Without lower-priced domestic natural gas, electricity prices have gone higher. This in turn has affected the country’s manufacturing sector, which was expected to thrive due to the cheaper labor and lower export prices. Low fuel prices in the US set a hard competition for manufacturing facilities in Mexico. However, the potential of renewable sources in Mexico could balance a little bit the situation.
If Mexico agrees to fully open up to foreign expertise, it may discover unconventional drilling techniques like hydraulic fracturing. Also known as “fracking”, this technique has helped the US achieve a shale gas boom and reduced its natural gas imports. However, Mexico isn’t offering any incentives to private or foreign companies. Currently, private companies can be involved in Mexico’s energy sector via services contracts. Through these contracts, they will get paid for the services they render, but will not own any reserves. Such clauses aren’t tempting enough to influence investment in shale resources, which are currently dominated by smaller companies.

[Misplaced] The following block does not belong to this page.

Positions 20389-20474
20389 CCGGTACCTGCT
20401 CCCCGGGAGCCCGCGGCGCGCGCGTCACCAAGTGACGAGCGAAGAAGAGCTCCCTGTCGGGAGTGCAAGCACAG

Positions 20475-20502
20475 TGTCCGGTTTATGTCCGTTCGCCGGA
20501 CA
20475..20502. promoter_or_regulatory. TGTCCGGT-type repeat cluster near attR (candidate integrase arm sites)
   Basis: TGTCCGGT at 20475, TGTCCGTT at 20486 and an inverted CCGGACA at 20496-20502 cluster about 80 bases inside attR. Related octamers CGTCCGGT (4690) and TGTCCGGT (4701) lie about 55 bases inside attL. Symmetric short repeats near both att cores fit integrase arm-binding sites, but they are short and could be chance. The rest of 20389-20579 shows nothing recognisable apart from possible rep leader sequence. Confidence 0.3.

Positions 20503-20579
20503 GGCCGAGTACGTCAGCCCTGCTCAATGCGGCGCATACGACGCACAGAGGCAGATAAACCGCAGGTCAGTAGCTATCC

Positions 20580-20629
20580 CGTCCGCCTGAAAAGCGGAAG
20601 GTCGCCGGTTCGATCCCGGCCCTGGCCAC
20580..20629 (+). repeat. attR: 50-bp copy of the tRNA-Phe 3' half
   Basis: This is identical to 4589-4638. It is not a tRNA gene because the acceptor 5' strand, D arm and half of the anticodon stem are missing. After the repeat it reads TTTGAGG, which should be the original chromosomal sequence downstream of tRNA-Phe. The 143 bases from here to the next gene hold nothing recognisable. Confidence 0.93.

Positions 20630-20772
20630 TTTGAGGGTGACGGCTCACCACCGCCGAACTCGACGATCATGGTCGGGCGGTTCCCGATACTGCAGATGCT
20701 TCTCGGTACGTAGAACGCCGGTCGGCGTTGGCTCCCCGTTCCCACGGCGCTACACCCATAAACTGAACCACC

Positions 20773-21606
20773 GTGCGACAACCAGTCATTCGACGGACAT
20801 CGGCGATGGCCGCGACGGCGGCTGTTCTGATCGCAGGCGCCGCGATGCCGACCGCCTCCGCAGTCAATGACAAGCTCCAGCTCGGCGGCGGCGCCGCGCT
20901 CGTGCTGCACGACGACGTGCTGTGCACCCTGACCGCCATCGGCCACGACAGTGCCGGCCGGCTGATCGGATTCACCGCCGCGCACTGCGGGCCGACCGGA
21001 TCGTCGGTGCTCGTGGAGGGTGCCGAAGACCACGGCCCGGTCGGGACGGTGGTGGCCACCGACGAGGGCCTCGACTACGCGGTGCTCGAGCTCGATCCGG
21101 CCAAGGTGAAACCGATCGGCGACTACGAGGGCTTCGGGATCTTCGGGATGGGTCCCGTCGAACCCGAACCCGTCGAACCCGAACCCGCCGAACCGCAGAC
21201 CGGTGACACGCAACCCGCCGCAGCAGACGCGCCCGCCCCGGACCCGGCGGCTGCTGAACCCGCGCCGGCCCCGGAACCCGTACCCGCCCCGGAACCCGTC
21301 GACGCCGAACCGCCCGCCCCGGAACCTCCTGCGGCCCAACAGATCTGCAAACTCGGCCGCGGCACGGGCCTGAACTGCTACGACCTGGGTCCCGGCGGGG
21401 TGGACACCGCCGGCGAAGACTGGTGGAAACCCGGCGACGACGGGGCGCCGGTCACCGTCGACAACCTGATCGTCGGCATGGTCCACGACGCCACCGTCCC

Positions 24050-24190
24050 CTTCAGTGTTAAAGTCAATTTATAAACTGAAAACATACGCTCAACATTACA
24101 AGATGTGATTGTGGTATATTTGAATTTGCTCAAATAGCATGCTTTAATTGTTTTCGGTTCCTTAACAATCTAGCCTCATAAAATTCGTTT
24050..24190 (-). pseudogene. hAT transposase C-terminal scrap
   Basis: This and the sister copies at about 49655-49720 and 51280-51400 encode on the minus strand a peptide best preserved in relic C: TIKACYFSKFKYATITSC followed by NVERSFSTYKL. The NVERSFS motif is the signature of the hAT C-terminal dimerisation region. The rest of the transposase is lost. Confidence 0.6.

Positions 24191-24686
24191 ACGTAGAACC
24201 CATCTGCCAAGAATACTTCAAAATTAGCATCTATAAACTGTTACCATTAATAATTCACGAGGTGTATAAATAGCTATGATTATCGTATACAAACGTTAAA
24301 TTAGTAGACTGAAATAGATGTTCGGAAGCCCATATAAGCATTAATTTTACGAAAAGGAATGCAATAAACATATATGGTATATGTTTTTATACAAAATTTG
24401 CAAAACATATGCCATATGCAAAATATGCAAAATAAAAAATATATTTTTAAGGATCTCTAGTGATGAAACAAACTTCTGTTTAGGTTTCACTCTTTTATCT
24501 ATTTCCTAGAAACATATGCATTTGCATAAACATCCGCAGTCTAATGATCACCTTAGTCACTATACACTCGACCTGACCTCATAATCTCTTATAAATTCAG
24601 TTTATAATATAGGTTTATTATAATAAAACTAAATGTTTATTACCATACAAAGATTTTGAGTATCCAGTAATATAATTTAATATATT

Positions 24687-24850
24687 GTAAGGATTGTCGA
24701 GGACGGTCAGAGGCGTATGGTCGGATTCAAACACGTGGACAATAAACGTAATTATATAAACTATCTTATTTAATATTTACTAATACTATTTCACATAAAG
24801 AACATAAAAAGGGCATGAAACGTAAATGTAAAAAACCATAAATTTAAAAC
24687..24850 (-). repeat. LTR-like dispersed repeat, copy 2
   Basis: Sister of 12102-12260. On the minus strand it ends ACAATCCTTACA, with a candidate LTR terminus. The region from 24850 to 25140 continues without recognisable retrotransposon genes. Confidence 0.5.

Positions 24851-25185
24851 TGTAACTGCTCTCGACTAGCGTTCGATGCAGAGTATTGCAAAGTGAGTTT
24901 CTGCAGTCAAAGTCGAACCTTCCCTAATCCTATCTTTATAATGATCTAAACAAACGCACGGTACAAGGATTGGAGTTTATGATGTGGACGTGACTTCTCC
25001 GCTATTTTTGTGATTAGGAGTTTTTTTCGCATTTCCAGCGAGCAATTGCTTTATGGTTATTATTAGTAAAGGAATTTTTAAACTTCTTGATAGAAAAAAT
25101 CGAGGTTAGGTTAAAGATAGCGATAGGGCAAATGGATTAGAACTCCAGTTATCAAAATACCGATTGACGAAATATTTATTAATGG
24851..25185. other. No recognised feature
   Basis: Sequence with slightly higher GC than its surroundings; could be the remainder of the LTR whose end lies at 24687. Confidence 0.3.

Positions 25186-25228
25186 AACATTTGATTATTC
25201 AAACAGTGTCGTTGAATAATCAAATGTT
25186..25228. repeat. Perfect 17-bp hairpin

Pemex has only awarded three of six blocks in the July 2013 auction, disappointing many investors. However, failure to award three blocks wasn’t as peculiar as the way other firms won theirs. The Humapa block was awarded to Halliburton for $0.01 billion despite Pemex setting a maximum price of $6.50 billion. Similarly, Weatherford and Petrolite were awarded the Miquetla and Soledad for $0.98 billion and $0.49 billion respectively. Pemex had set the maximum price of Miquetla at $6.5 billion while Soledad’s was $6 billion. Experts predict that Pemex has taken this step to protect its interest as the contracts aren’t going to see their 30-year life when energy regulations change.
President Enrique Peña Nieto currently has the votes he needs to open up the energy sector after 75 years. Voting will be held before December 15 while a secondary legislation will pass by February 2014. However, according to Ariel Ramos, a partner with Haynes and Boone, US companies will be at a position to provide the needed expertise when Mexico’s shale gas plays are ready and developed.
If Mexico developed 2,500 wells annually, it will become self-sufficient by 2020. On the other hand, at 5,000 wells per year, its gas production would increase and Mexico may become a key exporter in North America and Central America. Mexico will release, by end of year, its Energy Plan, and by Q114, its Renewable Energy Plan. Will this change strategy on natural gas?